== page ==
<img src="https://certify.alexametrics.com/atrk.gif?account=43vOv1Y1Mn20Io" style="display:none" height="1" width="1" alt="">

Is it a super massive black hole or a wandering star?

Image: NASA.
2 minute read
Image: NASA.

Neither or perhaps both but we like the title. NASA just revealed it has pinpointed what it calls a “wandering” black hole – which if verified would be the first time it has been able to achieve this, despite there being over 100 million black holes populating our galaxy.

Despite existing in the popular imagination for decades, black holes are largely considered theoretical among astronomers.

But now it comes armed with Hubble, the space telescope orbiting in low earth orbit for the past 30 years. What took it so long?

According to Peta Pixel, Hubble has actually been observing this particular spot in space - Carina-Sagittarius bit of the galaxy – for six years during which NASA says it has been able to detect the black hole traveling through the arm of Carina-Sagittarius about 5,000 light-years away.

“Taking a wandering path through the galaxy is unique for this black hole, as scientists believe that most either occupy the core of a galaxy or are paired with a binary system nearby, which is how they can be observed, through its interaction.”

But this wandering hole is a solitary traveler in our galaxy, leading scientists to conclude that when the black hole was formed millions of years ago, it received a ‘kick’ from the supernova that created it, which provided the momentum to send it on a journey throughout the galaxy.

“Black holes roaming our galaxy are born from rare, monstrous stars (less than one-thousandth of the galaxy’s stellar population) that are at least 20 times more massive than our Sun,” says NASA on the Hubble site. https://hubblesite.org/contents/news-releases/2022/news-2022-001?keyword=Neutron%20Stars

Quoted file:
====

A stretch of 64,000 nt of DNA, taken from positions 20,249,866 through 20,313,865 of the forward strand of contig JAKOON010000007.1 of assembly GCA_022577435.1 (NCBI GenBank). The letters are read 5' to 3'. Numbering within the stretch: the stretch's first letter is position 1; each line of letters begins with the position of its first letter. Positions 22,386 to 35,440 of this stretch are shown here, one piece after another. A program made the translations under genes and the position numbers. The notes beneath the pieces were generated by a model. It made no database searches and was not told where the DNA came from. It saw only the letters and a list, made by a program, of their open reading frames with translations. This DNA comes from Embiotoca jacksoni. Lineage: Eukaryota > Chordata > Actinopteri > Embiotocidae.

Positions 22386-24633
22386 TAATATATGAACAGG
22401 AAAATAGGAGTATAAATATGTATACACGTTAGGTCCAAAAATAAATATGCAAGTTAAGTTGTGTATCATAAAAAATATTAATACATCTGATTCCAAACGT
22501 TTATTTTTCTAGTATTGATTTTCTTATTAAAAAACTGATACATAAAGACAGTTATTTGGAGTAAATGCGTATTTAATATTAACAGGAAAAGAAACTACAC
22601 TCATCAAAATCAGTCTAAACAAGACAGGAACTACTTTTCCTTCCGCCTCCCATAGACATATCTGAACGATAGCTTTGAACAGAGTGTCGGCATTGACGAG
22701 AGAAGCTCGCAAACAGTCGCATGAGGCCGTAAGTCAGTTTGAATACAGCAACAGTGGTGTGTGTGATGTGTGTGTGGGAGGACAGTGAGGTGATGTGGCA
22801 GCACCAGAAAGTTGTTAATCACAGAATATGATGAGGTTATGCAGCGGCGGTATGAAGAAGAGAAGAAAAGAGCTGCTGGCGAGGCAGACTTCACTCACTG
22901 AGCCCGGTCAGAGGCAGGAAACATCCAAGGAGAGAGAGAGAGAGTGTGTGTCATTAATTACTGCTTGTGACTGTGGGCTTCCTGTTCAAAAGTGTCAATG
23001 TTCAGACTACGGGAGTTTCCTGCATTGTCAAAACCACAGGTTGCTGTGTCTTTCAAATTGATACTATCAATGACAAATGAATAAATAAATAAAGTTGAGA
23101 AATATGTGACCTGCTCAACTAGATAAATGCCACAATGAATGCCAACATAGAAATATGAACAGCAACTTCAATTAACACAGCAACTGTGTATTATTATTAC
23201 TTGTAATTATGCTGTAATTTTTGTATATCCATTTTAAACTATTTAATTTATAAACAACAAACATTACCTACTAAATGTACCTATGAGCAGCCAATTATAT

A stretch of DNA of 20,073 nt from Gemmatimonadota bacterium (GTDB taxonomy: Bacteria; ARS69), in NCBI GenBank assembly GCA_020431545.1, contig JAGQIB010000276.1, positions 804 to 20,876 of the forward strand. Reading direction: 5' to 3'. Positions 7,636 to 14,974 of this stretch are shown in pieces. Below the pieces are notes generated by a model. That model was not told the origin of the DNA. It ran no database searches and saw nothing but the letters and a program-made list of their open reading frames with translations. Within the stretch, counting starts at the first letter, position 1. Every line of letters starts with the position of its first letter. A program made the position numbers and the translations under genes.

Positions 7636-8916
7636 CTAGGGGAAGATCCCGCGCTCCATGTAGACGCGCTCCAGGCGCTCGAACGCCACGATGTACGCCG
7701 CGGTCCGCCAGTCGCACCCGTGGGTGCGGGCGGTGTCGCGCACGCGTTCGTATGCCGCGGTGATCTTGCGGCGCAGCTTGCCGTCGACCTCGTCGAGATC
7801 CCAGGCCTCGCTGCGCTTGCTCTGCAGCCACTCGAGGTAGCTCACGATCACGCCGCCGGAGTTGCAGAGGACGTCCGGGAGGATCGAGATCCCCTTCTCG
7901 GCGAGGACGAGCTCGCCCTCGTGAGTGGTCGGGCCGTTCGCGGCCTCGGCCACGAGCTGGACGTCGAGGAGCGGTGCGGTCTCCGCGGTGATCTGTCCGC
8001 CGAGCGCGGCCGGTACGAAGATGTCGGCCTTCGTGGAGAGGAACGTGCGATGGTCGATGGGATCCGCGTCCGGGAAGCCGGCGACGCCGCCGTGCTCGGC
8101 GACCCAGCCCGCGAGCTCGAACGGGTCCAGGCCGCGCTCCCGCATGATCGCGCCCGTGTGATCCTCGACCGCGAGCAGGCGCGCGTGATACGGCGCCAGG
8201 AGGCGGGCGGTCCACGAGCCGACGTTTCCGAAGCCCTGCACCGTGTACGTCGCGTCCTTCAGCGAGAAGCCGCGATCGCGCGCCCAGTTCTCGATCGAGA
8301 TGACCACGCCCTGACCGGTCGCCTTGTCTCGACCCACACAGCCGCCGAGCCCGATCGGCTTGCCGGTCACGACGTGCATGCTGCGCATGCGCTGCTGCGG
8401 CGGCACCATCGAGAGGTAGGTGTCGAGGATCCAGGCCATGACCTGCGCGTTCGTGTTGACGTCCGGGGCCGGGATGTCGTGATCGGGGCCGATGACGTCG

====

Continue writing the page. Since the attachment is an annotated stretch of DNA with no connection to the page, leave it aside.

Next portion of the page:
“These stars explode as a supernova, and the remnant core is crushed by gravity into a black hole. Because the self-detonation is not perfectly symmetrical, the black hole may get a kick, and go careening through our galaxy like a blasted cannonball.”

Measuring the effect it has on the stars around it is how NASA has identified the presence of the black holes in the past and that’s the case here.

Taking a photo of a black hole

Since the phenomena sucks light in rather than reflect it, Hubble can’t actually take a picture of the black hole but it can observe the nearby light as it was amplified and warped over a 270-day period. NASA’s teams took another six years to process the data and come to the conclusion that it may be a black hole traveling through our galaxy.

The estimated mass of the invisible compact object is measured to be between 1.6 and 4.4 times that of the Sun. At the high end of this range, the object would be a black hole; at the low end, it would be a neutron star.

“As much as we would like to say it is definitively a black hole, we must report all allowed solutions. This includes both lower-mass black holes and possibly even a neutron star,” said Jessica Lu of the team of researchers at Berkeley.

The team estimates that the object has a mass of over seven solar masses and is traveling through the Milky Way galaxy at over 100,000 miles an hour.

So, it’s a super massive black hole and a wandering star.

Tags: Technology Space